About us

The role of Workforce Development Councils (WDCs) is to ensure the vocational education system meets industry needs and gives a stronger voice to Māori business and iwi development. We will give our sectors, employers, independent earners and volunteers greater leadership and influence across vocational education.

Introduction

Although Toi Mai sectors make a massive contribution to the economy and culture of Aotearoa, they don’t all currently have a strong voice in the vocational education system. Success for us will mean connecting with entrepreneurial, independent earners and employers - including Māori business owners – as well as volunteers, to bring the benefits of vocational education to life for them.

The sectors we represent 

Toi Mai Workforce Development Council represents sectors including Creative, Technology, Entertainment, Hairdressing & Barbering, Makeup Artistry, Skincare, Journalism, Radio & Television Broadcasting, Gambling, and Sports & Recreation. 

What we will do

We will work with employers, independent earners and volunteers to understand the skills that are needed by our sectors. This information will be passed to education and training providers, who will be expected to create learning programmes that will give people relevant skills to address future workforce needs. 

We will lead the development of relevant qualifications, set industry standards and assess training provision against these standards. Where appropriate, we will set and help with capstone assessments at the end of a qualification. Industry standards will be consistently applied across the country, and across all modes of learning, whether on the job (such as apprenticeships), on campus or online. 

We will also endorse vocational education programmes prior to them being approved by NZQA.  

Who we will work with

As well as engaging with employers and independent earners, we will work collaboratively across the vocational education sector. We will engage with Regional Skills Leadership Groups (RSLGs), Tertiary Education Commission (TEC), New Zealand Qualifications Authority (NZQA), Centres of Vocational Excellence (CoVEs) and Providers (Te Pūkenga, Wānanga and Private Training Establishments (PTEs)). 

We will also engage with a range of parties to help inform and prioritise their service delivery. These include the Ministry of Education (MoE), Advocacy Groups, Learners, Te Taumata Aronui, Government agencies and schools.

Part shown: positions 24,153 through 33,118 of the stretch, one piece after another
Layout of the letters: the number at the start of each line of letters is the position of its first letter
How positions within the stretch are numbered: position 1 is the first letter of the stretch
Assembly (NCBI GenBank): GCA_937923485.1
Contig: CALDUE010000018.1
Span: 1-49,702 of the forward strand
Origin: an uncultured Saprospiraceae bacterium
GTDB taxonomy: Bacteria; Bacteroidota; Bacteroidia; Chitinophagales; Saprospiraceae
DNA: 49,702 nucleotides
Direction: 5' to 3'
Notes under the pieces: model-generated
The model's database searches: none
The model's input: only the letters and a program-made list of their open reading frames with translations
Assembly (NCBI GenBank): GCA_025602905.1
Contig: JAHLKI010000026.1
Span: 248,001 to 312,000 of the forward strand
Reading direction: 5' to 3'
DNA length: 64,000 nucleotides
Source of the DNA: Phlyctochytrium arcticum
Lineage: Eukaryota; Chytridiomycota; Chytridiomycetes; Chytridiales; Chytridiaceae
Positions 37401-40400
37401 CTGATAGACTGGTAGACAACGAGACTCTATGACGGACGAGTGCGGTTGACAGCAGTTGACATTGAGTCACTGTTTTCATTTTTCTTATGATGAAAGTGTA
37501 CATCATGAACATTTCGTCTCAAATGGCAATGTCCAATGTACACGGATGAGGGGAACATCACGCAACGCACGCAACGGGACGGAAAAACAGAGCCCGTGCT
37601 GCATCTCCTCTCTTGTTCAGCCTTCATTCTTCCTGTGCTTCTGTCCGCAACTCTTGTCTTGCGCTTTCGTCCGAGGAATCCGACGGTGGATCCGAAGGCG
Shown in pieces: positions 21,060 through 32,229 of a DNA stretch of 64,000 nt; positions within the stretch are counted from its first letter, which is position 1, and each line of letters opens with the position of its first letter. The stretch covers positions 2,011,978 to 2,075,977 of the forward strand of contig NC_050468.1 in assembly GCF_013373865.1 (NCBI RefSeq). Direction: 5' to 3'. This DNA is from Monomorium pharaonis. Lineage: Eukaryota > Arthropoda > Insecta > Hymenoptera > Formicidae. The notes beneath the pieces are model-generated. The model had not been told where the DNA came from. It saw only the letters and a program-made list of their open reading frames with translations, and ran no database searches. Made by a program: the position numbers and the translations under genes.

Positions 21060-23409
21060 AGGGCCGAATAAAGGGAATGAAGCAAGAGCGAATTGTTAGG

Our logo 

Our logo is an image of a taura whiri, a plaited rope. The taura whiri, plaited rope has been used as a metaphor by kaiwhaikōrero (orators) to connect whānau groups through a shared ancestor and to acknowledge a leader’s ability to bring people together. It has been applied to various situations where elements come together in unity. The taura/rope is made by plaiting aho (strands) made from rolled muka (scraped flax strands). Creating a stronger taura (rope) than the aho could on their own.  

Our logo colour relates to Māori culture and the connection between people and nature.  There are many stories of origin relating to ‘Toi’, including an ancestor arriving from the Pacific. In some accounts his children bringing carvings from the Pacific Islands. Similarly one of the stories of carving origin refers to carving being retrieved from Ruatepupuke, a carved house under the ocean. So the Toi Mai colour references these links to the ocean as the source of Toi. 

How our Workforce Development Council was established 

Extensive consultation with industry and the vocational education sector took place prior to our WDC being stood up on 4 October 2021.  

The establishment of WDCs was led by WDC Interim Establishment Boards (iEBs) that were made up of industry representatives, a number of whom were subsequently appointed to the permanent WDC Council. The main role of iEBs was to oversee the legal establishment of WDCs, which occurred through an Orders in Council (OiC) process.  

Our Order in Council 

The iEB was responsible for consulting with industry and developing an OiC that outlined the name of our WDC, industries represented, governance arrangements and other core aspects of their WDC. More than 200 people and organisations provided feedback on the draft OiCs. This engagement helped ensure our WDC was established in ways that will best meet industry needs. 

Once approved by the Minister of Education, OiCs were sent to the Governor-General for signature. On Monday 10 May 2021 Her Excellency the Governor-General, Patsy Reddy, gave Royal Assent, passing in to law, OiCs establishing the six WDCs. The legislation came into effect on 11 June 2021.  

See the Toi Mai Order in Council.